Monday, 5 January 2009

Vampire antidotes and exorcism


Upon discovery, a vampire can be destroyed by cremation, decapitation, exposure to sunlight or impalation with a stake through its heart. The vampire’s powers are many and varied. They can remain undead indefinitely unless exorcised in a specific manner. They can assume animal shapes and some have been thought to control the elements locally. Metamorphosis into mist is not unknown either. They can intrude upon sleeping persons’ dreams and mesmerise their prey. Their infectious bite may eventually result in the death of their victims, some of whom will likewise become undead upon expiry. Vampires, despite their manifold supernatural abilities, are nevertheless not invulnerable. They leave the confines of where the corporeal shell resides only between sunset and sunrise. They cannot cross running water save at the slack or the flood of the tide. They fear and shrink from the sign of the cross, the crucifix and, above all, from the Host, the Body of God. Holy water will burn them as some scorching acid and they flee from the fragrance of most incense, particularly frankincense. Certain trees and herbs are hateful to them, especially whitethorn, or buckthorn. They are also curiously allergic to garlic. The pungent herb Allium Sativum (wild variety: Allium Vineal) is deemed by many to be effective as a vampire repellent. In 450 BC, Herodotus, the Greek historian, in Euterpe: Concerning the History of Europe, remarks about an inscription inside the Cheops pyramid at Gisa, built circa 2900 BC, that attests to the value of garlic’s arcane properties. It was invariably employed to ward off evil spirits, and still is.

Exorcism does not "kill" the demonic agent. It rids the supernatural predatory wraith from our sphere or dimension. The corporeal host obviously returns to its true state and is no longer plagued by the apparent supernatural ability to manifest as though it were living. During the exorcism the material shell returns to earthly time as the demonic entity is expelled.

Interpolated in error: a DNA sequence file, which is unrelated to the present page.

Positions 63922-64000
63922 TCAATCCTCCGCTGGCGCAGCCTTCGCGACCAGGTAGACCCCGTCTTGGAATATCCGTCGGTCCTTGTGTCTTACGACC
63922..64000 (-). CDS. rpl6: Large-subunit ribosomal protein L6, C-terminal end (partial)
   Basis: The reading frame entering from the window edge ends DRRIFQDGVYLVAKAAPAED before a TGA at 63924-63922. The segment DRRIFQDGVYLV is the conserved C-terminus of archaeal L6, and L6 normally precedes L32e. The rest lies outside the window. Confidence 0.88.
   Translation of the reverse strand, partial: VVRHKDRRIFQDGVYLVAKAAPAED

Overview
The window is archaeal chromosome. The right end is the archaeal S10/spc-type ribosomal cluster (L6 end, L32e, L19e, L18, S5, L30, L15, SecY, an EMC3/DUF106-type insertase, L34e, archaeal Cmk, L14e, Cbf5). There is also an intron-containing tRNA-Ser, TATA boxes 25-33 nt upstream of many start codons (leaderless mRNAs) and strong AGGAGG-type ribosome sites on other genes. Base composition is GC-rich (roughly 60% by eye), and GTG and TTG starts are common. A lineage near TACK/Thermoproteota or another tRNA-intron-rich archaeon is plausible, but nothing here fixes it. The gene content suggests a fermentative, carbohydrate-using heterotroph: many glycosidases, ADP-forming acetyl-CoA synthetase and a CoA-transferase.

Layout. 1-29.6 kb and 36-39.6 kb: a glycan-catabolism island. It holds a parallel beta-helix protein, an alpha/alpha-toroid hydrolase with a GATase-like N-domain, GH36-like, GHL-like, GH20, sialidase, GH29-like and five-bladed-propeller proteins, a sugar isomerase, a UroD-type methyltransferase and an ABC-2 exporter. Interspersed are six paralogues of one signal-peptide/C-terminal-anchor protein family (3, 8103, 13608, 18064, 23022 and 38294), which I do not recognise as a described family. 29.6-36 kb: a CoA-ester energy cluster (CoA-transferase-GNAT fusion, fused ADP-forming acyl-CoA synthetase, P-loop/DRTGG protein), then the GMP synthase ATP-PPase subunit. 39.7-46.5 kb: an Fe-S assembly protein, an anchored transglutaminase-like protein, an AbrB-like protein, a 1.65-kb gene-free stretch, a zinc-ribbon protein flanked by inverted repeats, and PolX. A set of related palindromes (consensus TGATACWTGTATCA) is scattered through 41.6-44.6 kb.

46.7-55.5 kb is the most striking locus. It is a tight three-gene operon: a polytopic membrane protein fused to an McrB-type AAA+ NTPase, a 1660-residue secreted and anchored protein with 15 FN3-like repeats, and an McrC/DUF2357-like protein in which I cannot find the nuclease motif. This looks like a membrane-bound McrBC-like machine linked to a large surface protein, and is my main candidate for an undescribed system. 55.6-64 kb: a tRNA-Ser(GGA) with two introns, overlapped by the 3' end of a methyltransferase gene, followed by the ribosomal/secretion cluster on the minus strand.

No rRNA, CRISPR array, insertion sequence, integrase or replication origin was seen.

Evil tends to need to be invited when it enters a portal into our hemisphere. This does not necessarily require a full-blown evocation, or the raising of demons per se. It is relatively easy to release evil into the world for evil is not merely a lack of something, but an effective agent, a living spiritual being, perverted and perverting; a terrible reality: mysterious and frightening. The problem arises when attempting to cast such evil out of our world. This is significantly more difficult than inviting it in.

When disinterred the abnormal condition of the corpse will be a sure mark of whether it is a vampire or not. Such bodies do not suffer decomposition after burial. They do not fall to dust. Generally described as being exceedingly gaunt and lean with a hideous countenance, the vampire, when he has satiated his lust for warm human blood, will appear horribly puffed and bloated, as though he were some filthy leech, gorged and replete to bursting. The lips are often markedly full and drawn back to reveal sharp teeth, gleaming white against a frame stained with slab gouts of blood. The foul offal from the previous night's feast. The gaping mouth, stained and foul with blood, might reveal glutinous trickles that have spilled on to the lawn shrouding and linen cerements. The form is therefore discovered gorged and stinking with the life-force blood of others. The eyes are sometimes closed; more frequently open, glazed, fixed, and glaring fiercely. The corpse will nevertheless seem composed as if in a profound sleep. The stench of the charnel where these undead repose is oftentimes so terrible and fetid that the sickening odour can effect the senses of an observer for possibly months afterwards. Epidemics of this unspeakable evil have resulted in entire graves being discovered soaked and saturated with squelching blood. Such an epidemic plagued south east Europe and reached England's shores in the early part of the 18th century. It is believed that the Highgate contamination had its origins in this particular plague.


Seán Manchester

The Highgate Vampire (1985, 1991)

The Vampire Hunter's Handbook (1997)

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